Nicholas Ponsonby 'Nicky' Haslam is an English interior designer and socialite and founder of the London-based interior design firm NH Design Inc. Photographed at his hunting lodge in Hampshire, UK.

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So rare, you’re like the sparkle of old champagne,
orchids in cellophane
couldn’t compare to you.

Thus went the lyrics on big-band leader Jimmy Dorsey’s 1957 record in the days before both the fizz and the flowers became ubiquitous. But while orchids are now cheap as chips, champagne has gone through the roof.

I remember reading an article headed “Is this the end of the £5 bottle of champagne?” — but that was years before cheap supermarkets Lidl or Asda got their mitts on a producer. That supermarket stuff is probably what those rows of handsome, handpicked waiters (there’s a glut of them, too) proffer on trays at the opening of any envelope. But in headier days, popping a cork was more than just a rare treat: it was a kind of ritual.

Champagne was treasured, discussed, appreciated — not heedlessly knocked back before grabbing another flute. Champagne traditionally started a grand dinner, especially suited to oysters (never with caviar, that had to be vodka or, to purists, aquavit), and ended it with the savoury.

It was poured into those wide, flat glasses, designed to release the scent as well as the taste, and any debutante worth her salt would give it a swirl with the swizzle stick on her charm bracelet lest “the bubbles get up my nose”. (I suppose these days something else has already gone up those noses.) It is a far cry from the sacrilege of sports stars spraying magnums of Dom Pérignon around the triumphal podium.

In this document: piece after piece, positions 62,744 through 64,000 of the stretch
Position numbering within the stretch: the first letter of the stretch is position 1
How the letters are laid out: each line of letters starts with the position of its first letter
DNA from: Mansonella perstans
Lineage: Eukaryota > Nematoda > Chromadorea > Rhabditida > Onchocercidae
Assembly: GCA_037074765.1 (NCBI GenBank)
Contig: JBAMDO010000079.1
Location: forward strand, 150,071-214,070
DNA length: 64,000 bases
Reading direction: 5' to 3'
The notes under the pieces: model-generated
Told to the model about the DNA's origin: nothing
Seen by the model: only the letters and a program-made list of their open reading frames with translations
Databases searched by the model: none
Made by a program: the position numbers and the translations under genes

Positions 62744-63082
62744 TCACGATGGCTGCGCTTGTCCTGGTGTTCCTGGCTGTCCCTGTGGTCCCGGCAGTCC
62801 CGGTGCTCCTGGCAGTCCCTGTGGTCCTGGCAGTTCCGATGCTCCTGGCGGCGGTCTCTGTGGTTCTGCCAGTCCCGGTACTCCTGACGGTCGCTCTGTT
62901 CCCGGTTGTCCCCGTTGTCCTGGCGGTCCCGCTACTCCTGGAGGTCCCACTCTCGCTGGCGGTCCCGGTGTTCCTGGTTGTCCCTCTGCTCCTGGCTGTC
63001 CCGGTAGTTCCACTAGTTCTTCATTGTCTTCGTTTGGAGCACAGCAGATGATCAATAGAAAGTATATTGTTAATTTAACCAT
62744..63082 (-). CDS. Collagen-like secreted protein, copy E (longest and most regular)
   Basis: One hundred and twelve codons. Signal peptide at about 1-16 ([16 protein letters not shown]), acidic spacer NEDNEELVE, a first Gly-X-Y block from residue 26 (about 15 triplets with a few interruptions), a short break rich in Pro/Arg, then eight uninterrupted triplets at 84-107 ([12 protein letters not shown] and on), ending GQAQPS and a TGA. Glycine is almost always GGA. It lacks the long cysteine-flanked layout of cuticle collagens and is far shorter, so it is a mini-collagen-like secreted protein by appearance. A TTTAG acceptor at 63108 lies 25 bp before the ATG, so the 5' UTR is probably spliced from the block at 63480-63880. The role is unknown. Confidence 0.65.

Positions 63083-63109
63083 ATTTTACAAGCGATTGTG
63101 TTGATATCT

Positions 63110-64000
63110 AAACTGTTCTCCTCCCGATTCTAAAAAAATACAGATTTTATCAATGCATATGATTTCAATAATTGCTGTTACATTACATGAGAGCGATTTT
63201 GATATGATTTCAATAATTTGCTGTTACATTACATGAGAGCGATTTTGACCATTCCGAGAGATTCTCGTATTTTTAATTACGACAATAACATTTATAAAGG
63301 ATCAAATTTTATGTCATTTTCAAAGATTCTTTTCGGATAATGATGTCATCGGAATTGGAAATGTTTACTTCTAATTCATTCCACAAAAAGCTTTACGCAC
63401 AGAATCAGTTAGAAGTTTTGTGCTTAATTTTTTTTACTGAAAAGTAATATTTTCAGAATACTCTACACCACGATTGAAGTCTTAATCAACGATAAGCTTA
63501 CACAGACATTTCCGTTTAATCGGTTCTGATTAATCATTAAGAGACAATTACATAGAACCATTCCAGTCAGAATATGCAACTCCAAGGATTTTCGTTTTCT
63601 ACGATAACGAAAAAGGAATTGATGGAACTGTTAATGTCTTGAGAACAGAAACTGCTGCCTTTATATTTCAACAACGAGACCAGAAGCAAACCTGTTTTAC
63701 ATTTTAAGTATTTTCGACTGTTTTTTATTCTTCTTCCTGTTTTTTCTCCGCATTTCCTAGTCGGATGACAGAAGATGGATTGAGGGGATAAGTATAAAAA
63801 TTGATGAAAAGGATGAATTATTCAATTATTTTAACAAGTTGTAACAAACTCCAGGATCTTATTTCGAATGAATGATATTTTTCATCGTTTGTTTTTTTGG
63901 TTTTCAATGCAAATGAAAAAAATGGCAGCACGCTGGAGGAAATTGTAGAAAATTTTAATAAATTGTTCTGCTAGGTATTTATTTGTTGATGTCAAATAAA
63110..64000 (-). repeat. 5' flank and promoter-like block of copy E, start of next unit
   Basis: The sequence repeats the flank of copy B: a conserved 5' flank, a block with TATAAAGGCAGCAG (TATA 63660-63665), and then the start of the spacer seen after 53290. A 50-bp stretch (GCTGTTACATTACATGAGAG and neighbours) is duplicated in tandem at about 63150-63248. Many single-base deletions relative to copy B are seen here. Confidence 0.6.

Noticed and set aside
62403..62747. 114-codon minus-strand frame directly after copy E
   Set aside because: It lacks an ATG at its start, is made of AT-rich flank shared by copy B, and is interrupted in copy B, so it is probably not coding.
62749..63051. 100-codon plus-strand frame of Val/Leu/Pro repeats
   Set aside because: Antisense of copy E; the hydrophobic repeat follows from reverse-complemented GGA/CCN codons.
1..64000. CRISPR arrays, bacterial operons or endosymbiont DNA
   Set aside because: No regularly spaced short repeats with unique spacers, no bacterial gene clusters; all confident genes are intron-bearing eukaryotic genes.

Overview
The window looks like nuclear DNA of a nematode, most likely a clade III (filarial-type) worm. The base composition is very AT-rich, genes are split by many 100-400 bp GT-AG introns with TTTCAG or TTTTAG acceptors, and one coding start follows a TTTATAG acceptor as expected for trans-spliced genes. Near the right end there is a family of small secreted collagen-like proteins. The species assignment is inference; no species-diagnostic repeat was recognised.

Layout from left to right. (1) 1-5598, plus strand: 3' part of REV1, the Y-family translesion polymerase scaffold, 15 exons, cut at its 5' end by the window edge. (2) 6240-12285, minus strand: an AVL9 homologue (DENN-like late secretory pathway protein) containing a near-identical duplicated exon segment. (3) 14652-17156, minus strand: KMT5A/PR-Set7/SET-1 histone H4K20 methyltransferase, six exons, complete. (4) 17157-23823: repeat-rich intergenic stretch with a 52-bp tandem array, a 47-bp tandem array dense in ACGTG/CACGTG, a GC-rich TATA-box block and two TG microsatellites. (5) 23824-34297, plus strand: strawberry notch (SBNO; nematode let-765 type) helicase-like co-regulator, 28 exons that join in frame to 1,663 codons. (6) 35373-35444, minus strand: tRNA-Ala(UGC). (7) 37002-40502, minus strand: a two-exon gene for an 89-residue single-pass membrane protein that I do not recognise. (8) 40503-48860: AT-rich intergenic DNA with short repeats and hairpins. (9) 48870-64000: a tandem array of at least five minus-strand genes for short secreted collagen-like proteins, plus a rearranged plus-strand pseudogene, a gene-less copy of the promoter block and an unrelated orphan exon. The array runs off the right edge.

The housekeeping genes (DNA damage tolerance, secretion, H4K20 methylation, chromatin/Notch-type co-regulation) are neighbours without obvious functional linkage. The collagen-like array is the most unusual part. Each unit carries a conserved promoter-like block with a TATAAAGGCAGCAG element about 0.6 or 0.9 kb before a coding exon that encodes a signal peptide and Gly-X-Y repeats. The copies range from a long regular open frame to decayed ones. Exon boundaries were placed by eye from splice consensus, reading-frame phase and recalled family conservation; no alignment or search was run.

Champagne is not for all occasions — that is why prosaic Prosecco exists. The latter, being “softer”, actually mixes more pleasingly with a Bellini’s peach juice, as discovered by Giuseppe Cipriani at Harry’s Bar in Venice. Any fruity addition to the real thing, particularly in the revoltingly acidic Buck’s Fizz, is a disaster.

The only exception is a champagne cocktail, which, with its smidgen of brandy and sliver of orange, can make one believe one is Cole Porter at the Ritz Bar, c1933. If you want to get staggeringly drunk, try topping up your glass with a slug of vodka.

But how has this tsunami of champagne flooded the world, and particularly England? Driving across France where its grapes are grown, I am astonished to realise it's about the same size as Kensington and Chelsea. How can so tiny an area produce so much?

With those original French estates I have an unlikely connection. My very English grandmother’s surname was de Sillery, and she always maintained her ancestors came from Champagne. A decade ago I met Rémi Krug, scion of that marque, and asked him if the name meant anything to him. He replied that not only was Sillery one of the oldest vineyards, he had recently acquired it.

I immediately ordered a case from de Sillery, which was predictably delicious, but there are many English vineyards producing wines of similar excellence.

I am lucky enough to have one near my house in Hampshire. Coates & Seely consistently wins the highest honours for their growths, which they call, with appropriate gusto, “British fizz”. This year their “Perfide” blanc de blancs 2009 was named “supreme champion” in the first UK Wine Awards, and also won a gold medal in the International Wine Challenge. More tellingly, Coates & Seely’s fizz is the only English marque to be stocked by the George V and Bristol hotels in Paris.

So, like white orchids, champagne is not so rare any more. But it cannot be denied that the essential, immaculate purity of both does lift the spirit. Let’s drink to that.

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